The nights I don’t remember who I was with.
Nights I don’t remember if I paid my bill.
Nights when I left the oven on, and passed out too soon to be able to put the pizza in.
Nights when my best friend was worried about me, like when she found me sitting on a urine soaked doormat locked out of our apartment.
Countless nights I lost my phone, wallet, or keys. Or, all of the above.
Mornings I’d have to call the tow company to ensure they had my car.
Mornings I’d regret all of my life decisions.
Mornings my self-hatred was so high that the only remedy was to numb myself with another drink.
Even if I experience the slightest of hangovers, all of the memories come rushing back as anxiety-fueled reminders of my past—flutters of nights I don’t want to remember. Some are tucked so deep, into hidden places of my subconscious, that it’s almost as if alcohol is the key to unlocking the worst horrors.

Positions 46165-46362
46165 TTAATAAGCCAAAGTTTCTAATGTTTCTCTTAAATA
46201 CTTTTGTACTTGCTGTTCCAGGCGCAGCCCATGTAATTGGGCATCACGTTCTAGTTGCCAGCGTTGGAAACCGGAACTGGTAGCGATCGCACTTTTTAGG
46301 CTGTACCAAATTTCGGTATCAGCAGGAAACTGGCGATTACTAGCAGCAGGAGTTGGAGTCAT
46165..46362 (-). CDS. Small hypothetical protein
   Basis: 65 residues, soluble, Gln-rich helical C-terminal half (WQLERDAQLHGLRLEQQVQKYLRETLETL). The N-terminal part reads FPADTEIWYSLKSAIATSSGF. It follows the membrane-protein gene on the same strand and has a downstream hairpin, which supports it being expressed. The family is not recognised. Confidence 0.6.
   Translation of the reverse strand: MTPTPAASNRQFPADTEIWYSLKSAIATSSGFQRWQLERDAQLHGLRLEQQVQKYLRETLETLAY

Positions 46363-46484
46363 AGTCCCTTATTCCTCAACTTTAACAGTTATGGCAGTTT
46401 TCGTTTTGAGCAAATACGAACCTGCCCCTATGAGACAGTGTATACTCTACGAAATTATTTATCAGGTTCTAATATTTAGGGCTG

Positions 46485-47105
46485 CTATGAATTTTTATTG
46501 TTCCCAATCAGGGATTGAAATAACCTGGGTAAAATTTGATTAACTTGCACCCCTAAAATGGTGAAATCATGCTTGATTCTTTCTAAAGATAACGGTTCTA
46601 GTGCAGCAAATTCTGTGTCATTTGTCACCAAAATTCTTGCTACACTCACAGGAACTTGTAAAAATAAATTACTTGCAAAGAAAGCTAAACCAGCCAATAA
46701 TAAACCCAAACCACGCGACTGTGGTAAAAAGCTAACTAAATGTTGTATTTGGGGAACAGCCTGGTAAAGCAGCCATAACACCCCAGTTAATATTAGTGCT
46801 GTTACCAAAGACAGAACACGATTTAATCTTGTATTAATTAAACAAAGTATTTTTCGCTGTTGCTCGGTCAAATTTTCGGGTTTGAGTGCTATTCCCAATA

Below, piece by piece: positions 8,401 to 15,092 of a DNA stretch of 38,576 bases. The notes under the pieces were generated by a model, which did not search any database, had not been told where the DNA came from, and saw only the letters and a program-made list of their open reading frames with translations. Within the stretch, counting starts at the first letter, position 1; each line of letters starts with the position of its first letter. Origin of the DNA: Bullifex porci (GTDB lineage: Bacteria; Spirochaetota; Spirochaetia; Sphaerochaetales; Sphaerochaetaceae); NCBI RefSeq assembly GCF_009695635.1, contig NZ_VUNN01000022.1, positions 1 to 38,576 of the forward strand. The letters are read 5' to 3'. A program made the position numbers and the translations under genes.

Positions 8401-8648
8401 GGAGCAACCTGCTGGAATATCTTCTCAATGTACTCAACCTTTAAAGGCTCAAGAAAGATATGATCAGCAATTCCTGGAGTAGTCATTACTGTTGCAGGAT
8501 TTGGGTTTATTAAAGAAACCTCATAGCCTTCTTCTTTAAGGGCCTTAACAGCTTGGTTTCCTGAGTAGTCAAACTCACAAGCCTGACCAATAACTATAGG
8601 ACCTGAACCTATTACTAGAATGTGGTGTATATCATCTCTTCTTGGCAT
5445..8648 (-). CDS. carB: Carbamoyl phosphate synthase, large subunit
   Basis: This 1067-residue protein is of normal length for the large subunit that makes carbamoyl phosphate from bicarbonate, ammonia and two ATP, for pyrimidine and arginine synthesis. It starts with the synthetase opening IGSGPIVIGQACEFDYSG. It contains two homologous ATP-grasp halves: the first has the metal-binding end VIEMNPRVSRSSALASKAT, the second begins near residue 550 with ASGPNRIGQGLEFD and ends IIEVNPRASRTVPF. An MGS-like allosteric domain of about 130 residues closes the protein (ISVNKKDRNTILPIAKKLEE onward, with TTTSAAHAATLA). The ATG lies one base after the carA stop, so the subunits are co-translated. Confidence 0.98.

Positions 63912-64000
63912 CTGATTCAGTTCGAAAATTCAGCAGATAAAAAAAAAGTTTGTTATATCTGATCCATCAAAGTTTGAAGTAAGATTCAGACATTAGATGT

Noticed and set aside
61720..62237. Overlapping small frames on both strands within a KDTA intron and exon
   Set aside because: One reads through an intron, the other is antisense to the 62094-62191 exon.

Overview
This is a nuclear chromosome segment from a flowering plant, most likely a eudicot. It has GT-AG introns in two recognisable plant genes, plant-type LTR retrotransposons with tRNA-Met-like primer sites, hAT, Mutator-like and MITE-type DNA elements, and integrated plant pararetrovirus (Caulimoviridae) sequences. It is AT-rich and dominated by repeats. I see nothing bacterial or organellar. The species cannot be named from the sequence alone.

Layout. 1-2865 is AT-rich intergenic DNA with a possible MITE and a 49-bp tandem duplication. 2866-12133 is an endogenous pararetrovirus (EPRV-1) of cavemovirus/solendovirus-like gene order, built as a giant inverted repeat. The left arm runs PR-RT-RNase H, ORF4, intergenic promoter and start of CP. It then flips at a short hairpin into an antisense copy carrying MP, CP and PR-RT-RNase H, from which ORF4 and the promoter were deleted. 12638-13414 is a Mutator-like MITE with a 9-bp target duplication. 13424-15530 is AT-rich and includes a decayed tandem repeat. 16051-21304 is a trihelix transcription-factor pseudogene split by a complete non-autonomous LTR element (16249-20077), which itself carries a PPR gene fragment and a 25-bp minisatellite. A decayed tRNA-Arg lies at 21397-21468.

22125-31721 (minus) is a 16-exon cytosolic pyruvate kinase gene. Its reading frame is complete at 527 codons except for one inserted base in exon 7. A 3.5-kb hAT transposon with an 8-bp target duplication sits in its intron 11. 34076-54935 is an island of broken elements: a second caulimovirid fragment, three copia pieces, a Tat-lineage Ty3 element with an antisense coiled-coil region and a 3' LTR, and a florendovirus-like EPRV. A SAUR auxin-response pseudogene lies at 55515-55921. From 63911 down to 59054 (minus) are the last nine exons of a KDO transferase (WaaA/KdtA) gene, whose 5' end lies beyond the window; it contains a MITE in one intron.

It was shortly after meeting my husband, that I became hyperaware of my alcohol intake. I first stopped taking shots as a way to help manage my inevitable anxiety. I knew that these quick and easy consumptions of alcohol were often how I got myself into trouble, or enabled me to lose control. I then let go of my nightly glass of wine over dinner, but I struggled to give up drinking socially. Alcohol is deeply imbedded in the way we socialize, and I didn’t want to stand out or have to explain my reasons for needing to step away from it. The moment you publicly announce your departure from alcohol, you are branded as having “a problem” and you can expect whispers to quickly circulate. Over time, I found myself having one or two drinks with friends instead of the usual four or six (or ten). My hangovers obviously lessened, and eventually so did my anxiety. Years later, after unsuccessfully trying to conceive for two years, I had a socially accepted excuse to no longer drink at dinner parties. “I’m fighting major inflammation and hormonal imbalances right now, so I’m skipping the aperol spritz these days,” was a common response I found myself saying, and people rarely pushed back.